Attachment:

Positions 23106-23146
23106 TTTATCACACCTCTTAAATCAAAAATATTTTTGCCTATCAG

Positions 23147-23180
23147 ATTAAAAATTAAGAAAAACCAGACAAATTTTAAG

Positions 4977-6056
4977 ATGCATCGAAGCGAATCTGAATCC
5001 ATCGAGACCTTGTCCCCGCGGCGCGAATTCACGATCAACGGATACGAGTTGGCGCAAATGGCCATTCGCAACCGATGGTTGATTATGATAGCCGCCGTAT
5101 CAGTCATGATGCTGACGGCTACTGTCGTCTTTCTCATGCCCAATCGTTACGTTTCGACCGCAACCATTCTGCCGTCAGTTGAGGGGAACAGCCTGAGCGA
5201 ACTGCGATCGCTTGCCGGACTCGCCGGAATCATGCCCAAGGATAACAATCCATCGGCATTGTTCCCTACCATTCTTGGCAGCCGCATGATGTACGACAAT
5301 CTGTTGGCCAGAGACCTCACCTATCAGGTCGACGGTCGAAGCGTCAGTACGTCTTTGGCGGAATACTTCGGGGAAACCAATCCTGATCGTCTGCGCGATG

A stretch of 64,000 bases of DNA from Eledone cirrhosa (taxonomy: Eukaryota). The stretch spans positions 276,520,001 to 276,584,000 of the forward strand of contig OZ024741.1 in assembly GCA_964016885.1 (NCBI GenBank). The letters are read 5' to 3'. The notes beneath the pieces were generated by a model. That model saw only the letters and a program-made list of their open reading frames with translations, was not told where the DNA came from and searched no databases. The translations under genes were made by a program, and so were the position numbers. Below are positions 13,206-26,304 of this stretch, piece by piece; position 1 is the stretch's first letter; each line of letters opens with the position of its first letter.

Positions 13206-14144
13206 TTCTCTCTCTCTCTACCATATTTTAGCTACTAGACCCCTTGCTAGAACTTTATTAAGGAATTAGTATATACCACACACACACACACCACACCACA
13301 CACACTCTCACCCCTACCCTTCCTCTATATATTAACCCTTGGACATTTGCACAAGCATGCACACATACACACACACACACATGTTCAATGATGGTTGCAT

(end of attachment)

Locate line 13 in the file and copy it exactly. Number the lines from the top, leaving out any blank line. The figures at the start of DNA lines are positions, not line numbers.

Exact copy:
13206 TTCTCTCTCTCTCTACCATATTTTAGCTACTAGACCCCTTGCTAGAACTTTATTAAGGAATTAGTATATACCACACACACACACACCACACCACA